74 necessary to give careful consideration to the boundary conditions of the model,
75 which can have an influence upon the solution.
77 Setting the boundary condition is relatively simple using the \verb!q! and
78 \verb!r! variables of the general form. First \verb!q! is defined as a masking
79 function on the boundary using
80 \begin{python}
81 q=whereZero(x[1]-my)+whereZero(x[1])+whereZero(x[0])+whereZero(x[0]-mx)
82 \end{python}
83 This identifies the points on the boundary and \verb!r! is simply
84 ser to \verb!r=0.0!. This is a dirichlet boundary condition.
86 \section{Gravity Pole}
87 \sslist{example10a.py}
88 A gravity pole is used in this example to demonstrate the radial directionality
89 of gravity, and also to show how this information can be exported for
90 visualisation to Mayavi or an equivalent using the VTK data format.
92 The solution script for this section is very simple. First the domain is
93 constructed, then the parameters of the model are set, and finally the steady
94 state solution is found. There are quite a few values that can now be derived
95 from the solution and saved to file for visualisation.
97 The potential $U$ is related to the gravitational response $\vec{g}$ via
98 \begin{equation}
99 \vec{g} = \nabla U
100 \end{equation}
101 $\vec{g}$ is a vector and thus, has a a vertical component $g_{z}$ where
102 \begin{equation}
103 g_{z}=\vec{g}\cdot\hat{z}
104 \end{equation}
105 Finally, there is the magnitude of the vertical component $g$ of
106 $g_{z}$
107 \begin{equation}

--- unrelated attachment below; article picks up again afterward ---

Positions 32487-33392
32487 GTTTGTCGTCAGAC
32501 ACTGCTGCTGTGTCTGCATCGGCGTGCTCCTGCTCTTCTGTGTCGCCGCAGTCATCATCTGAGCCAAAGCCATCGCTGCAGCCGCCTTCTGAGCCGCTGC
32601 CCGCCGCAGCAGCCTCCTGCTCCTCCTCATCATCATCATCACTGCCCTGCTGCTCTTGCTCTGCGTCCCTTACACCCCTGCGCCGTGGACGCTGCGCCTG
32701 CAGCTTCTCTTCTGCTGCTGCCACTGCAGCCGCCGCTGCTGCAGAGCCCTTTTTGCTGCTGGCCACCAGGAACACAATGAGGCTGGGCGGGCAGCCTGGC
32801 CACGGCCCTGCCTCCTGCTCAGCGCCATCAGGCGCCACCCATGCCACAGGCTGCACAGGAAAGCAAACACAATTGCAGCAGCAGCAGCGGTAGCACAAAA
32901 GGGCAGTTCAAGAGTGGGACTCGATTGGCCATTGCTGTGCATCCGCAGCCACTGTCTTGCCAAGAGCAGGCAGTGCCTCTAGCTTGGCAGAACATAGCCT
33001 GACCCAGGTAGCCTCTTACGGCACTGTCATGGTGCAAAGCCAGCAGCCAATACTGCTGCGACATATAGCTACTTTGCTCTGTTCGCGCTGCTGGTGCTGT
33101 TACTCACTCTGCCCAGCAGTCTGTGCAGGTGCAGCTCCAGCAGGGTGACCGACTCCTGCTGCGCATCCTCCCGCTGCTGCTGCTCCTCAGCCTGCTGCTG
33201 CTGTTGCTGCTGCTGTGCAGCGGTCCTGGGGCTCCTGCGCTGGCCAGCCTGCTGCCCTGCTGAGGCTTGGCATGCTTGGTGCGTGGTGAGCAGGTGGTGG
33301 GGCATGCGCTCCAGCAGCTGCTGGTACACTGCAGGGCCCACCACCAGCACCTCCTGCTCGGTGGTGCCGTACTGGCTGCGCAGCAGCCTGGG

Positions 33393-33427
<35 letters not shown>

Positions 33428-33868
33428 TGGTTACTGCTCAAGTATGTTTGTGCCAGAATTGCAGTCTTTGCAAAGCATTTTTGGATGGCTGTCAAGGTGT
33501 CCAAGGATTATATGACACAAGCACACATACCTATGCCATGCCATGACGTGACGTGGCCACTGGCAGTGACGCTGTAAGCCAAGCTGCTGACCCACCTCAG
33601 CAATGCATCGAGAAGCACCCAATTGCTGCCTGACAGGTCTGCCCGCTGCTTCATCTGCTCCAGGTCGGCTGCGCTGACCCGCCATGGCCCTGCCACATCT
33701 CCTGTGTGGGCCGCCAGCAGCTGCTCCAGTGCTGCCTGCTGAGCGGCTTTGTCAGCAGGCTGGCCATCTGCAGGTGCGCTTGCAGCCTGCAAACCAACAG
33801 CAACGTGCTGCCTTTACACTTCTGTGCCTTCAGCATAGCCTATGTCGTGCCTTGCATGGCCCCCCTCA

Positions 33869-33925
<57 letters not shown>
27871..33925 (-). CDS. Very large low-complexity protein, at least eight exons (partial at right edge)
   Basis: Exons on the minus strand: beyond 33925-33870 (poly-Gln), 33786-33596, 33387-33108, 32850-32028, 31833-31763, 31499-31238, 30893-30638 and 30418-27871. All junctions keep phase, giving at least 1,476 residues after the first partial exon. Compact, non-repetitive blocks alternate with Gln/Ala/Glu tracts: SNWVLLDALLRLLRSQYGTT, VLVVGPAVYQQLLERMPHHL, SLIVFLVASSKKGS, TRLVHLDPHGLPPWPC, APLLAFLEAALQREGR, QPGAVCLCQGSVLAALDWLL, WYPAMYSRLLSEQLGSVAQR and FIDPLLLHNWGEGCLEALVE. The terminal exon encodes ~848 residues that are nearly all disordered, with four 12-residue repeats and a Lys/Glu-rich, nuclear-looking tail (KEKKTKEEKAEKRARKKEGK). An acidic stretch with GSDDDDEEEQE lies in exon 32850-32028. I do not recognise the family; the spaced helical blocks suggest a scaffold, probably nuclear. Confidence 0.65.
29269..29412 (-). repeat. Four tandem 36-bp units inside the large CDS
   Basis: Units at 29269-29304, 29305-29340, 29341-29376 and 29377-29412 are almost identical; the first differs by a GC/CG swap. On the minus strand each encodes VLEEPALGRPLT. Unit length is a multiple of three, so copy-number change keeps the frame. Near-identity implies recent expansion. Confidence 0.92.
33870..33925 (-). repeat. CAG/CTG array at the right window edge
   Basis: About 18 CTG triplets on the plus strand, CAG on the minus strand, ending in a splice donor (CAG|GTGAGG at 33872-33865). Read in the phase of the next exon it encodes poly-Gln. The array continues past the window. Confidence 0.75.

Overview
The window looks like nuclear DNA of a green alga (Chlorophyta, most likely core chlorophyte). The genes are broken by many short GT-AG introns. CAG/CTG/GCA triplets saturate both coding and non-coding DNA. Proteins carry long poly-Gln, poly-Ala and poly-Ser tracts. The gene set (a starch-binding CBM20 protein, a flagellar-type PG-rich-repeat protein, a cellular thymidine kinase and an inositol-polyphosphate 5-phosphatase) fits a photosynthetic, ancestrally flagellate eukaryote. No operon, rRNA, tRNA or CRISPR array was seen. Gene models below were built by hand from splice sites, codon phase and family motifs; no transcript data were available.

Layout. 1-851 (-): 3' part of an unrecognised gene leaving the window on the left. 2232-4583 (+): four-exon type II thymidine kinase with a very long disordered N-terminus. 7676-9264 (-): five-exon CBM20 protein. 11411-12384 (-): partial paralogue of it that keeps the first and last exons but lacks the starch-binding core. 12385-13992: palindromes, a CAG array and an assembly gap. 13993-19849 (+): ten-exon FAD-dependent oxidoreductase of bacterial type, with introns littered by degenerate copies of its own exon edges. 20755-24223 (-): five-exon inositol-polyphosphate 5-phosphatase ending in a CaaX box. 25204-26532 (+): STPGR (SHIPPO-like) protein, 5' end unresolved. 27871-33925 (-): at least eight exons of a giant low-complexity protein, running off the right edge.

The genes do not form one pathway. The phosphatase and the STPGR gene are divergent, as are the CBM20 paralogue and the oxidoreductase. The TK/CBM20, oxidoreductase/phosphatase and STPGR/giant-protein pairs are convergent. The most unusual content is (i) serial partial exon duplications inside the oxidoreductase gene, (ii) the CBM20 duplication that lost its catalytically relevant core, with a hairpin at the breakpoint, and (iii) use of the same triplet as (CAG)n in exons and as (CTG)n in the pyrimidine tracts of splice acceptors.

108 g=|g_{z}|
109 \end{equation}
110 These values are derived from the \esc solution \verb!sol! to the potential $U$
111 using the following commands
112 \begin{python}
113 g_field=grad(sol) #The graviational accelleration g.
114 g_fieldz=g_field*[0,1] #The vertical component of the g field.
115 gz=length(g_fieldz) #The magnitude of the vertical component.
116 \end{python}
117 This data can now be simply exported to a VTK file via
118 \begin{python}
119 # Save the output to file.
120 saveVTK(os.path.join(save_path,"ex10a.vtu"),\
121 grav_pot=sol,g_field=g_field,g_fieldz=g_fieldz,gz=gz)
122 \end{python}
124 It is quite simple to visualise the data from the gravity solution in Mayavi2.
125 With Mayavi2 open go to File, Load data, Open file \ldots as in
126 \autoref{fig:mayavi2openfile} and select the saved data file. The data will
127 have then been loaded and is ready for visualisation. Notice that under the data
128 object in the Mayavi2 navigation tree the 4 values saved to the VTK file are
129 available (\autoref{fig:mayavi2data}). There are two vector values,
130 \verb|gfield| and \verb|gfieldz|. Note that to plot both of these on the same
131 chart requires that the data object be imported twice.
133 The point scalar data \verb|grav_pot| is the gravitational potential and it is
134 easily plotted using a surface module. To visualise the cell data a filter is
135 required that converts to point data. This is done by right clicking on the data
136 object in the explorer tree and sellecting the cell to point filter as in
137 \autoref{fig:mayavi2cell2point}.
139 The settings can then be modified to suit personal taste. An example of the
140 potential and gravitational field vectors is illustrated in
141 \autoref{fig:ex10pot}.
143 \begin{figure}[ht]
144 \centering
145 \includegraphics[width=0.75\textwidth]{figures/mayavi2_openfile.png}
146 \caption{Open a file in Mayavi2}
147 \label{fig:mayavi2openfile}